I feel relieved. The time spent preparing for my decision meant sleepless nights and a lot of thought. It made me feel good that everyone perceived me as a strong fighter, and that when I said I wasn't going to fight they were disappointed. But on the other hand, the same people who wanted me to fight said they respected my decision. My family has been very supportive. After reviewing my reasons why, they understand. Now it's just a matter of figuring out what to do with my life. I'll probably start writing just as therapy.
It was Friday the 13th when I learned there was a rumor about some pictures. It was late afternoon and I was getting ready for the Miss New York State Pageant that night in Watertown. I got a call from a man who would not give his name that there was a rumor I would be featured in September's Penthouse
. While it was just a rumor, I contacted the pageant officials and told them about the old photos. I was in Little Rock when the news broke six days later—my reaction was shock.
This is what happened.
It began in the summer of 1982. I had finished my exams the first week of May at Syracuse University and came home to find a summer job. I saw an advertisement in a local newspaper reading "models wanted," so I called up and talked to Tom Chiapel, who was the photographer and part-owner of TEC studios. He said to come down for an interview.
I went to the studio and he said that I would need a portfolio. I asked my parents and they agreed to put up the money. It was a little over $100. My dad gave me a check.
When I returned later to pick up the proofs, Tom Chiapel indicated that he needed a makeup artist. He offered me an audition, so I came in and did a face. He decided to have me work for him as a makeup artist-receptionist.
I made $125 a week and would answer the phones, set up appointments, type index cards and do makeup. I was responsible for opening up the office every morning. I worked from 10 to 4, Monday through Friday.
I had worked there for a month and a half when Tom Chiapel mentioned several times that he'd like to shoot me in the nude. I had never posed nude and I was curious. I was 19 years old. I agreed. He assured me that none of the photographs would ever leave the studio. He assured me. I did a photographic session by myself. I felt uncomfortable and awkward when I saw the proofs. I didn't bring them home because I didn't want anyone to see them.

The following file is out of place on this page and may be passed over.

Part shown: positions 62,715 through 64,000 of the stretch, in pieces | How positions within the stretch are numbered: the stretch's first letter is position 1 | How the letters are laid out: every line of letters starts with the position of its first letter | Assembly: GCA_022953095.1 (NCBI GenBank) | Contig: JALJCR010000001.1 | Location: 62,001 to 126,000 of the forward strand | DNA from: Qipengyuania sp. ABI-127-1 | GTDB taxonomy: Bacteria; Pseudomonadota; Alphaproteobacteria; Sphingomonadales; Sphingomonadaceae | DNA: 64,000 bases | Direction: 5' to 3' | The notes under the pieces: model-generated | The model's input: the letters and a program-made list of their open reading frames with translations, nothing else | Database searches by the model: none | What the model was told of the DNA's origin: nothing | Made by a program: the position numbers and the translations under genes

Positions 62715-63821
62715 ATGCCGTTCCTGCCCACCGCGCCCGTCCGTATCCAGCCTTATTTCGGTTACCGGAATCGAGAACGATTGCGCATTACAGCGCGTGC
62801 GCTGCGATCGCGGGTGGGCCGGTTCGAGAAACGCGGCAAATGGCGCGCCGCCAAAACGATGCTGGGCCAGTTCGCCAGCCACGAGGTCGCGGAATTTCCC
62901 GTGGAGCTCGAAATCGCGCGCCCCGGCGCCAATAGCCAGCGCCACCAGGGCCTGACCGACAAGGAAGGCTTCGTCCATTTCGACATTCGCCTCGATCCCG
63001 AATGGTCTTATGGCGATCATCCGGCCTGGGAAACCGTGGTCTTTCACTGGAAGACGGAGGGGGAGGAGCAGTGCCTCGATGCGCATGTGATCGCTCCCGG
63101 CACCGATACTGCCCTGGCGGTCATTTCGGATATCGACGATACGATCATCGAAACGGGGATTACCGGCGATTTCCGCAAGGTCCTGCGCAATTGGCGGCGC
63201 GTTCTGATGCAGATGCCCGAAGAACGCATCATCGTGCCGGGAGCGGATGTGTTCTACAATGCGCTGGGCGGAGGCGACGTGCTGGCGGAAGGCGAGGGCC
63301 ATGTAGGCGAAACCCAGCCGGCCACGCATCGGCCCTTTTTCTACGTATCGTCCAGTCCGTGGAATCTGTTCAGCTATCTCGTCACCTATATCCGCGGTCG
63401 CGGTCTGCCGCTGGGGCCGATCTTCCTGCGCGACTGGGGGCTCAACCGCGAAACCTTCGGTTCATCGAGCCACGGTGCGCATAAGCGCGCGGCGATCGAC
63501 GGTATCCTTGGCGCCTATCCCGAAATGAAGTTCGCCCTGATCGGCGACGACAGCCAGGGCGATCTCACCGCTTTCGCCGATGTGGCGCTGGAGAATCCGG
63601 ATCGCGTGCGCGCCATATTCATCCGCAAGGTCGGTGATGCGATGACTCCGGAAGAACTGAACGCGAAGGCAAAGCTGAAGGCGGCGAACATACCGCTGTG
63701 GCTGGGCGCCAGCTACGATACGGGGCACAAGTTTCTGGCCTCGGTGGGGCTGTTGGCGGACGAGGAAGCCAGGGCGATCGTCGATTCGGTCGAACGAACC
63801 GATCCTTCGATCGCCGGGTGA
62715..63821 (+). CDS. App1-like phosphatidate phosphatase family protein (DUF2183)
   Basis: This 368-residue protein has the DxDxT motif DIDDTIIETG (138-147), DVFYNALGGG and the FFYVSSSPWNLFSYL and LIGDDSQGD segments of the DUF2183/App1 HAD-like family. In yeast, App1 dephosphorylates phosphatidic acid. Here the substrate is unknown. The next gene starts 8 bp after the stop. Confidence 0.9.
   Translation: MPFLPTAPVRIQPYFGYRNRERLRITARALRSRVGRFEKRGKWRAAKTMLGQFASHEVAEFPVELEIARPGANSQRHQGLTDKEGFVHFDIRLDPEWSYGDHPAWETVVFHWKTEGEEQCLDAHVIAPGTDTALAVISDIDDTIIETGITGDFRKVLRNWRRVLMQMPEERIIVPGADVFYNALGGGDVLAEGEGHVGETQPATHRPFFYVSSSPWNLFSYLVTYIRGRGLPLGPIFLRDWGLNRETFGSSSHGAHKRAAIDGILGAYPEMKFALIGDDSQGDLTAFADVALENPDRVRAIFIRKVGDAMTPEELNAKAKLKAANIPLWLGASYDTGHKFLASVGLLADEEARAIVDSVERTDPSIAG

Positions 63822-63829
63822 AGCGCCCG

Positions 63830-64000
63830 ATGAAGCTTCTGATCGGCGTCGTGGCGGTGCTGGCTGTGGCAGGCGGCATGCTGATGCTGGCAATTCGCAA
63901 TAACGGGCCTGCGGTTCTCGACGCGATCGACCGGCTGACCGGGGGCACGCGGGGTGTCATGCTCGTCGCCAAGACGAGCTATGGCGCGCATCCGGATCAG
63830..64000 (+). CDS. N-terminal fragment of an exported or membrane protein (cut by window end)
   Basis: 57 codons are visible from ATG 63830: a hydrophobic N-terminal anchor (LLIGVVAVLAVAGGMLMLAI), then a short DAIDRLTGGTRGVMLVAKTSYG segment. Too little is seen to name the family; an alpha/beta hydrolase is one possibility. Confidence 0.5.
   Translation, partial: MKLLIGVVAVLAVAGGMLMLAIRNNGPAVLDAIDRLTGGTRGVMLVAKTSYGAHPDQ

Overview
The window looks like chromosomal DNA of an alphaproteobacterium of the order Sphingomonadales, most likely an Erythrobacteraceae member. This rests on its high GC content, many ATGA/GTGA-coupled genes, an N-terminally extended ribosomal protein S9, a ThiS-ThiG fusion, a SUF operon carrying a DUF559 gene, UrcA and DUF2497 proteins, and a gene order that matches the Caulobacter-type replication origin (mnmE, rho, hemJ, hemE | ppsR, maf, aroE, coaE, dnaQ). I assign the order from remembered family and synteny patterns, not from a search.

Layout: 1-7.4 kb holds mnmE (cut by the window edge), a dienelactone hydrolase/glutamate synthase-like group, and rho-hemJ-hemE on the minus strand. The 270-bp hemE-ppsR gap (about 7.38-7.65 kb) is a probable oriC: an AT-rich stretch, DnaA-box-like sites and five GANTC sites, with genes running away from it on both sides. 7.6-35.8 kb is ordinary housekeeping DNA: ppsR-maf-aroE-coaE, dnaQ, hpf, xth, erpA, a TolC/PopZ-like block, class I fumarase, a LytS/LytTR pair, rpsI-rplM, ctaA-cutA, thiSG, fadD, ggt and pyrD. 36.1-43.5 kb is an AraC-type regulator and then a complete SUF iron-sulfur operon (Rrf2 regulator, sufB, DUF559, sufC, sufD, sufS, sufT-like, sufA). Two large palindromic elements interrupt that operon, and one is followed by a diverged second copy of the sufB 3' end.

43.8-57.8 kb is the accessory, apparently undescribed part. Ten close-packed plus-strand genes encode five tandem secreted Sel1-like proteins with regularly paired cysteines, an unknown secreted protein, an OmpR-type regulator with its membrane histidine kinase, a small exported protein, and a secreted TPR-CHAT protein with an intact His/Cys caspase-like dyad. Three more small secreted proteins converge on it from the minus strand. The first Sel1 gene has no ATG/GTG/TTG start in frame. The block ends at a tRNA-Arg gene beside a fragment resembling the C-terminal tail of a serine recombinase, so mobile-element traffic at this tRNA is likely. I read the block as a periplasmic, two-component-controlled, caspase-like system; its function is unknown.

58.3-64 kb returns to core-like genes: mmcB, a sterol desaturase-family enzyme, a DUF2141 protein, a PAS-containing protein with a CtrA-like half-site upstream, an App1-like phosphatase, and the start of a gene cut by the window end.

About a week later he said he had a concept of having two models pose nude for silhouettes. Basically to make different shapes and forms. The light would be behind the models. I was reluctant, but since he assured me that I would be the only one to see them and I would not be identifiable in the photographs, I agreed. He had also gotten another model to agree to this.
He orchestrated the session. The shots were posed. There was no activity throughout the whole session between me and the other model. The session lasted maybe an hour. That was the extent of it. When I saw the printed negatives on the contact sheet, they were in silhouette form. There was no way that either of us could be identified. That's the bottom line.
I trusted him not to do anything with the photographs. That was my error. I did not give my consent to him or Penthouse
to ever have them published, used in any magazine or in any way. Nothing. I signed an application giving my height, weight, color of hair and my talents.
I worked at the studio until the beginning of August 1982, and I have not talked to Tom Chiapel since that time. I left on good terms. The staff at the studio gave me a present when I left: an inexpensive silver bracelet.
I never told anyone about the pictures, not even my parents. I did not think it was a concern. We had made an agreement they would never be published.
I feel as if I were just a sacrificial lamb. The past just came up and kicked me. I felt betrayed and violated, like I had been raped.
My God. I'm only 21 years old and I'm sure I'll have an ulcer by the end of this year. I think this would have to be the worst thing that has happened in my life. But I can't go any place but up. I've hit rock bottom.
There've been tears. When I told my parents, those were uncontrollable tears. My parents, I think, were the hardest thing. You always try to be so good for your parents. Because of mistakes I made two years ago, I was going to cause them a lot of sadness. I didn't want to do that. But it happened.
I still plan on going into the entertainment business. Of course I thought about whether or not my career would be affected. Right now I just don't know. I regret not having the opportunity to go back and take my final walk down the runway and support the girls. I've met approximately 15 or 20 state winners at this time. I've done several local pageants, so I've been close to a lot of the girls, giving them advice, helping them refine their talents, giving them support. The last thing I said to all of them is "I'll see you in September."